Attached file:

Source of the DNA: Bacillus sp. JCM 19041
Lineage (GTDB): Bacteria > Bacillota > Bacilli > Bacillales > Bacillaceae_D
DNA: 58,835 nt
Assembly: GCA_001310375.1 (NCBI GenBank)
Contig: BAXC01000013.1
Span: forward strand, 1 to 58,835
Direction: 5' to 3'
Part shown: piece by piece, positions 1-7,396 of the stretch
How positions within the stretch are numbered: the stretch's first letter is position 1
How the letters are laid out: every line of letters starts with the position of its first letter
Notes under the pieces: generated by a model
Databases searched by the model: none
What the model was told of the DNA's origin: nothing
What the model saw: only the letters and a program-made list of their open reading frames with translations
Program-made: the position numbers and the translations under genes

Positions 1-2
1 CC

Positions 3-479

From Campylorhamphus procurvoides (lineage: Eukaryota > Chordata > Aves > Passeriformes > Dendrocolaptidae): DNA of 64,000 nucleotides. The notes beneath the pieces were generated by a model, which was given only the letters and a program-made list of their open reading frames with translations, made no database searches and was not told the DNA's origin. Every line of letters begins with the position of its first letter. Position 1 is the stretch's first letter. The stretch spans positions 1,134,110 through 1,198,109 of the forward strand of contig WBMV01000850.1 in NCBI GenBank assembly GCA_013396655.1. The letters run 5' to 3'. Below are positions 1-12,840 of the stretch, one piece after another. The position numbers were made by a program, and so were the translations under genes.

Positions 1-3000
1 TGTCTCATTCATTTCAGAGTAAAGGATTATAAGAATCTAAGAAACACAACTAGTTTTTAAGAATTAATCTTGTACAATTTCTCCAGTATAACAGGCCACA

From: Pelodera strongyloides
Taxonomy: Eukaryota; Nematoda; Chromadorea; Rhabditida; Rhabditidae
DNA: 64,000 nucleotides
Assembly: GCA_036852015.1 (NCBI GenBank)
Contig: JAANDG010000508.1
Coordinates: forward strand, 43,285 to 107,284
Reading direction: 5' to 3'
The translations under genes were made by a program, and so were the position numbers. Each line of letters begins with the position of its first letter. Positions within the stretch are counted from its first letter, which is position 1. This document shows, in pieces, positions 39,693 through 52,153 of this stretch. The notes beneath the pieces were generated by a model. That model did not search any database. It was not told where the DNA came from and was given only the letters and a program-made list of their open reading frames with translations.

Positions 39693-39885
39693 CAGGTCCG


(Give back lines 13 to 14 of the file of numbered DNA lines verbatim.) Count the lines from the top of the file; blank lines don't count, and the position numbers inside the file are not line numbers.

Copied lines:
What the model was told of the DNA's origin: nothing
What the model saw: only the letters and a program-made list of their open reading frames with translations